Tuesday, December 20, 2011

Review: Surviving the Taliban by Jay D. Fluckiger

Title:Surviving the Taliban
Author:Jay D. Fluckiger
Publisher:Cedar Fort Books
Imprint:CFI Distribution
Pub. Date:12/06/2011
ISBN:1599559641 (ISBN13: 9781599559643)

In a culture where Christianity is punishable by death, an extraordinary man known only as The Poet has survived repeated assassination attempts and spent eleven years on the run in his search for truth, safety, and freedom. Delve into a hidden world of cruelty, suffering, and extremism, where despite the deadly consequences, the Poet has tested the limits of human courage and endurance and embraced the gospel of Christ.

(Summary and cover via Goodreads)


For a man simply known as "The Poet," living in Afghanistan and Iran has been beyond horrible. His natural curiosity and love of learning has made him suspicious to the Muslim extremists around, especially those in his own family. Much of his life, he is forced to constantly run from those who want him dead. After being nearly killed by his brother, The Poet pays smugglers to take him to London. There he converts to Christianity, and becomes even more of a target to extremists. The Poet paints a heartbreaking picture of what life is like for anything trying to live their own lives in a rigid belief system.

I had a couple problems with this book. While The Poet mentions early on in the book that his dealing were with the most extreme of Muslim fundamentalists, I felt like this wasn't emphasized enough throughout. Maybe something was lost in translation? I guess I just would have felt better if he had consistently referred to them as "extremists' or "fundamentalists" other than the general "Muslim" term. The other thing is that The Poet presents some pretty harsh accusations about the current government in Afghanistan and current US and UK governments but presents little to no solid evidence. I just feel like that is just fueling people who are looking for any reason to hate. It just didn't sit right with me.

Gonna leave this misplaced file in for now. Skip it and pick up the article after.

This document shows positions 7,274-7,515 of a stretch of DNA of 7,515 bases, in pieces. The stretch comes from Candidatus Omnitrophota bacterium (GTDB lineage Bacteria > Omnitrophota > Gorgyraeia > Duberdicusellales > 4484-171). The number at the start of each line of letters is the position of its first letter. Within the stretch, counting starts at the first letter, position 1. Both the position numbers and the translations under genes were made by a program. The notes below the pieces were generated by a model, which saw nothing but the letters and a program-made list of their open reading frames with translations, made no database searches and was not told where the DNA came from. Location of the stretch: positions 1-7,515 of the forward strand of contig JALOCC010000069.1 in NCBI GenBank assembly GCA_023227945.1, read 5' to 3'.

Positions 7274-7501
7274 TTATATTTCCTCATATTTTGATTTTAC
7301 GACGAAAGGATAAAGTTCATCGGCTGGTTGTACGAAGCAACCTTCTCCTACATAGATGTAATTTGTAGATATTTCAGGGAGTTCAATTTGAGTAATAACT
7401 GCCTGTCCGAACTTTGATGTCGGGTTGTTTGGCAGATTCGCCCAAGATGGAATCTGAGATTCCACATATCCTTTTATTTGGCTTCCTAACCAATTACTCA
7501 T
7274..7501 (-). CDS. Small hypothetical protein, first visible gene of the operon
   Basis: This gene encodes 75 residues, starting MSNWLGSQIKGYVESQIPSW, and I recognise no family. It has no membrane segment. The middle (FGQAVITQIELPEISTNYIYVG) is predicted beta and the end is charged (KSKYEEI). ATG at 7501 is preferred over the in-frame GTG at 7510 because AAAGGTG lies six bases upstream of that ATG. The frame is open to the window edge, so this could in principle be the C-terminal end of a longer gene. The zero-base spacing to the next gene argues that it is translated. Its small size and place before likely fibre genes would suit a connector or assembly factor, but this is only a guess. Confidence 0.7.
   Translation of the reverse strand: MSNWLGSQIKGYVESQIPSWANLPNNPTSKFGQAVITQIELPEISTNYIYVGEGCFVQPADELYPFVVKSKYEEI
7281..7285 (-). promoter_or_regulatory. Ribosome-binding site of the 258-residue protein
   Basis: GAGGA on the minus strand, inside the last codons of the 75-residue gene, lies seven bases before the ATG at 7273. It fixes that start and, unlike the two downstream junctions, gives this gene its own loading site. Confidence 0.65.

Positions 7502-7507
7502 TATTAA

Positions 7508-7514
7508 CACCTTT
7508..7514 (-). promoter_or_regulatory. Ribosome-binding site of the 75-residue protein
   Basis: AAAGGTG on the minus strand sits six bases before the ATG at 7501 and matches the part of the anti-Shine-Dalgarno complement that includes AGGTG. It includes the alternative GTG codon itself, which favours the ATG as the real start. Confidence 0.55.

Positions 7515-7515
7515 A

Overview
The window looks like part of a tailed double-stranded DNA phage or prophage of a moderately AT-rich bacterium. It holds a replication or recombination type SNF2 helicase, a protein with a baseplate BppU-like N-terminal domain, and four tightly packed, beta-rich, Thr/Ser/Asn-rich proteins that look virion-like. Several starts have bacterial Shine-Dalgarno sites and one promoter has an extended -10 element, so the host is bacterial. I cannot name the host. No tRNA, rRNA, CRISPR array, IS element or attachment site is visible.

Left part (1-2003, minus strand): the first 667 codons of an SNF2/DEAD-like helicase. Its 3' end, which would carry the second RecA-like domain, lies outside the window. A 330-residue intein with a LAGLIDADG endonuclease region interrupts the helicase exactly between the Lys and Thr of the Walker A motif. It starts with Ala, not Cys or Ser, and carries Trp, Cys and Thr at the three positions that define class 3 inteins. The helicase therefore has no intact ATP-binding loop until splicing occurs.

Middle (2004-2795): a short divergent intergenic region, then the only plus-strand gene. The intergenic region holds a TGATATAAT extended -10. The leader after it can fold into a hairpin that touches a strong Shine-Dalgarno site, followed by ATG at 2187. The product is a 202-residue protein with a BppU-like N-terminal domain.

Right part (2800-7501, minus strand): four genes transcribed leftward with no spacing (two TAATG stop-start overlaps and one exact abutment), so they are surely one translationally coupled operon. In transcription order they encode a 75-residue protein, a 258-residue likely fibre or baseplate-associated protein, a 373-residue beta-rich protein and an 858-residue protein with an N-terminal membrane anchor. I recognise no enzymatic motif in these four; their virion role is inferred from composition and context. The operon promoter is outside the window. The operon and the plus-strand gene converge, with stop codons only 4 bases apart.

Those things aside, this book was a very compelling story. The things The Poet has be forced to endure is horrific. It does make one very grateful for the freedoms we have, especially as it pertains to our freedom to worship however we choose. What this man had to go through even before he converted was very difficult, and it makes me wonder if that hasn't colored his view of his past some. If nothing else, the story of The Poet should remind us that we need to recognize and celebrate the differences we all have. Helping and learning from each other will make this world a much better place.

Galley provided for review.

1 comment:

Lenasledgeblog.com said...

Sounds fascinating. I could see on the big screen as a film. What a tragedy to be a target by your own family for a different belief system. What a shame. Great review.